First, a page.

But what do I know and obviously I don’t work for the Blue Oval.

  3. geomechs geomechs Member

    I was more of a GM fan than a Ford one but after my brother and a couple of friends bought Broncos I decided to give them a try. I went to the Ford dealer and bought (off the lot) an ’85 XLT very similar to this one. I had some regrets as it wasn’t quite as easy to work on as my GMC but it was amazingly indestructible. That 351 H/O was a good engine. Of course I have no idea what the “H/O” stood for because it certainly wasn’t High Output. It was the exception to the rule as it got into the upper teens for fuel economy, as long as you kept it under 65. It cruised nicely at 75 but the economy dropped down to 12. My 2nd boy was driving it one night during the winter. The block heater popped out and the damned turdhead ran it until it quit. I got it back to the shop and put a new heater in. It was partially seized but after some coaxing it turned over and started but it started pressurizing the cooling system. I was quite broke at the time so I carefully re-torqued the heads by loosening the bolts off one at a time and going through the sequence. Amazingly it quit pressuring up. It still had a cold engine knock but ran fine after it warmed up. I had to replace the water pump but I drove that truck for another year before the head gaskets completely went out. It was time for a rebuild anyway. 315K miles, it didn’t owe me anything. A couple more years and I finally turned it over to my oldest boy who had a new job and needed transportation. Well, he got into trouble with the law and needed some quick cash to pay a citation so he sold the Bronco to a local enthusiast for a thousand bucks. I have no idea what happened to it but I do have to say that it was one of the best trucks I ever had. I wish I still had it…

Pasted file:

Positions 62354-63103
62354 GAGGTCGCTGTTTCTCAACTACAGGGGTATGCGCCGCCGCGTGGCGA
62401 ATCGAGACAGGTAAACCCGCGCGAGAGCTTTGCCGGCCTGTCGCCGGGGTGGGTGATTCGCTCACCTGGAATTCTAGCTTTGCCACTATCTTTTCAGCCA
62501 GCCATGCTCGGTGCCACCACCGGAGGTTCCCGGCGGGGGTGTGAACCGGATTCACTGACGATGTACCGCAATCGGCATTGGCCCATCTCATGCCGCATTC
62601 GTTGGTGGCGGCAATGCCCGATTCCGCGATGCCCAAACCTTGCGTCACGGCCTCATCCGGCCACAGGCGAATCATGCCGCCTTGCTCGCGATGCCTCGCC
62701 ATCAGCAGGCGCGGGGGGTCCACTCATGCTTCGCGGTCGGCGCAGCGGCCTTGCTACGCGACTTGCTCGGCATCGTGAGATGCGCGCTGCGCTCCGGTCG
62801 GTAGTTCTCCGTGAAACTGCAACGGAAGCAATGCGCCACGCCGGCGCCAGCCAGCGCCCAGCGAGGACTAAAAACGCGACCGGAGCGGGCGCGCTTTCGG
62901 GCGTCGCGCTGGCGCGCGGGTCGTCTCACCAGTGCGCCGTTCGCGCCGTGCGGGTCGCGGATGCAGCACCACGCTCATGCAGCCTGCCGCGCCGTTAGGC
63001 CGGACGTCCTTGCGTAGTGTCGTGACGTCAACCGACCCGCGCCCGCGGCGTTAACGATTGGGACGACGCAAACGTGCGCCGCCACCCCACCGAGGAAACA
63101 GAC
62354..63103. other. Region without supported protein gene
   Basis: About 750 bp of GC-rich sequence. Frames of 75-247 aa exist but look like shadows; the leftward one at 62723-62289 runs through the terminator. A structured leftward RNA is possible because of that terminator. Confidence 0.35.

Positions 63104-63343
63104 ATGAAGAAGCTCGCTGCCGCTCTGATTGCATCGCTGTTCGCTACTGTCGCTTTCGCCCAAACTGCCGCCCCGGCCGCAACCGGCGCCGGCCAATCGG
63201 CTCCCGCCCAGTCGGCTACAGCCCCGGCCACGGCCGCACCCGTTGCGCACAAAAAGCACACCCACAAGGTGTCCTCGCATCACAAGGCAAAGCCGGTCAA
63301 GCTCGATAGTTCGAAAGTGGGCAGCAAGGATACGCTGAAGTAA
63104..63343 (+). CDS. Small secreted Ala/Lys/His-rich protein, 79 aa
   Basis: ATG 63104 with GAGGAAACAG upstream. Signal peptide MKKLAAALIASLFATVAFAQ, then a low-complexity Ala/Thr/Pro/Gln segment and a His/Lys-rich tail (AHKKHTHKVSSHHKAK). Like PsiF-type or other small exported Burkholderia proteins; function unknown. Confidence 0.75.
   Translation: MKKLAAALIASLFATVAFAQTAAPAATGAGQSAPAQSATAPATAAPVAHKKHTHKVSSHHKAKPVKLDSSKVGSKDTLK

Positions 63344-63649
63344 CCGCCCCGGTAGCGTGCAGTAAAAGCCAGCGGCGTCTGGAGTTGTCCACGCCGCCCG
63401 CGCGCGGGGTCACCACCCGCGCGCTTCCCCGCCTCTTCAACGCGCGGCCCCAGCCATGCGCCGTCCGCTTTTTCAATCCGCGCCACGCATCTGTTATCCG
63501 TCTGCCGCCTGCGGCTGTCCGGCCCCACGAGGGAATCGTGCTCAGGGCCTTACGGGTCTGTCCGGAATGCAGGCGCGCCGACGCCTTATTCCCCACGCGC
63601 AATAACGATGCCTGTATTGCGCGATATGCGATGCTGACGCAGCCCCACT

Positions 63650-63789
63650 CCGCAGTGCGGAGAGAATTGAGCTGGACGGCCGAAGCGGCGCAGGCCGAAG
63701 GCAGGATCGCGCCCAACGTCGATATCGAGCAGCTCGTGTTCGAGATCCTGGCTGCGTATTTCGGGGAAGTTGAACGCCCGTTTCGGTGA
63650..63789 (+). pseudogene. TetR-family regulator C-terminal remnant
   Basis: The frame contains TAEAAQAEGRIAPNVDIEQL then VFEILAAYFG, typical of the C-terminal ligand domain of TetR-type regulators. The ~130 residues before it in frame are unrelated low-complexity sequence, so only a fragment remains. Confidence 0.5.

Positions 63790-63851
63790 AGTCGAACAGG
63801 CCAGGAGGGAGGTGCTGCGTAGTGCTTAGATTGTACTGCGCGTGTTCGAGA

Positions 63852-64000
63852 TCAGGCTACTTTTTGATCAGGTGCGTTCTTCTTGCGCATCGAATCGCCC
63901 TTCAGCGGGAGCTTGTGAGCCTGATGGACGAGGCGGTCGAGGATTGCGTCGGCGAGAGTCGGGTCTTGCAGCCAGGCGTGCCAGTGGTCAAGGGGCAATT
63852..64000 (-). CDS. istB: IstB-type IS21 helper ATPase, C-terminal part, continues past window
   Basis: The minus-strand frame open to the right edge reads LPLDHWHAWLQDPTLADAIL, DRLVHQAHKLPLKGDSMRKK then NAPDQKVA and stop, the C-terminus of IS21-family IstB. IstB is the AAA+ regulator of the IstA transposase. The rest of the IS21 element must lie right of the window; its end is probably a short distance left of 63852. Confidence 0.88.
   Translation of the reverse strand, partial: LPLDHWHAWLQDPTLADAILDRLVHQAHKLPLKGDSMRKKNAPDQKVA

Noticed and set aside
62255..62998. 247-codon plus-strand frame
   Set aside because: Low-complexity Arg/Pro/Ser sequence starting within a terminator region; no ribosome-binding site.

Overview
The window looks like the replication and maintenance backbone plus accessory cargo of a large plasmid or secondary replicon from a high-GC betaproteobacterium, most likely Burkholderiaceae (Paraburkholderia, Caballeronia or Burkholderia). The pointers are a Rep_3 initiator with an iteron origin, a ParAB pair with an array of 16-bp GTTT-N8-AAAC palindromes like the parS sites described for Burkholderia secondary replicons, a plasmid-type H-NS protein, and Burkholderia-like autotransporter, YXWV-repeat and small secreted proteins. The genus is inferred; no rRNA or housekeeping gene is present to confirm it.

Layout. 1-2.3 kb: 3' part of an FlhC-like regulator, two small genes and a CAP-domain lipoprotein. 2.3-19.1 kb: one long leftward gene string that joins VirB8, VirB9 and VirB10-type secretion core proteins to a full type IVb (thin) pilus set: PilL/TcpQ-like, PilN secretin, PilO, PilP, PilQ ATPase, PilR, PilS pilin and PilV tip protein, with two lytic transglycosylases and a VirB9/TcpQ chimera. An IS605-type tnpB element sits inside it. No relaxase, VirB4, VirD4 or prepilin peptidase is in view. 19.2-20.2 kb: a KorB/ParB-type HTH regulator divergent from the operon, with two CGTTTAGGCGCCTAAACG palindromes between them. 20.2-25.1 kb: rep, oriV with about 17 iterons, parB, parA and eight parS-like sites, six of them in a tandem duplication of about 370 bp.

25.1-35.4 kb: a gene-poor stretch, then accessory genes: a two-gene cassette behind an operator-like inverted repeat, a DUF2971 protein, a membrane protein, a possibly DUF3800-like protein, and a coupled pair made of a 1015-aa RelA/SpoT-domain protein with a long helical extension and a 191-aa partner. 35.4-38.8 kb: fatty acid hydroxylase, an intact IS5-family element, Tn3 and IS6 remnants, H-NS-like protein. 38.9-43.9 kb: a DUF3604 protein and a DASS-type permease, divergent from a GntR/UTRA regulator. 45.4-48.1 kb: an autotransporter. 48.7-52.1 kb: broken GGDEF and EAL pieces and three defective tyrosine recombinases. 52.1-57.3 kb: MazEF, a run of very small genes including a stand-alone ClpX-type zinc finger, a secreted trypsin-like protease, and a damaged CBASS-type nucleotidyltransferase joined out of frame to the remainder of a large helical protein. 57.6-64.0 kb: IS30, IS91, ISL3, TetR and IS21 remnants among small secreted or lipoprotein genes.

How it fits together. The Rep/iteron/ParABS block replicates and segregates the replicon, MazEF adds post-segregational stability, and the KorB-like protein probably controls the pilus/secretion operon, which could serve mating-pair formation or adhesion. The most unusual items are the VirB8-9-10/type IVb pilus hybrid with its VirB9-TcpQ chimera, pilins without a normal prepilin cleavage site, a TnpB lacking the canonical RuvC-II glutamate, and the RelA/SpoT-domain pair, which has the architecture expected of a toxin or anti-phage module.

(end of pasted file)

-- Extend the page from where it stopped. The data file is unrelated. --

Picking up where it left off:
• Todd Zuercher

      Geomechs – great to see you commenting! Haven’t seen much in these parts lately :). Glad to hear that Bronco lived for so many miles. Ford called it the HO because it got a 4 bbl carb, some better heads, and 50 more hp than the previous year’s version. Heady stuff in the mid ’80s. I remember being very excited when it was introduced (I was about 15 at the time) – I could the malaise era was starting to wane. When EFI came to the 302 in ’85, things definitely started looking up.

      Like 1
      • geomechs geomechs Member

        Thanks, Todd. I miss being on Barn Finds everyday. It definitely is my virtual ‘Coffee Row.’ I’m supposed to be retired but now I think I’m busier than I’ve ever been before. I hunt down and sell IH antique truck restoration parts and I’m quite busy preparing some articles for a magazine that I’ve been acquainted with for a spell now. No rest for the wicked and the righteous don’t need any. I’ll let you all decide on the direction that goes. But I like to drop in and have a chat when I can escape for a moment. Take care and be safe…

Leave A Comment

RULES: No profanity, politics, or personal attacks.

Become a member to add images to your comments.


Notify me of new comments via email. Or subscribe without commenting.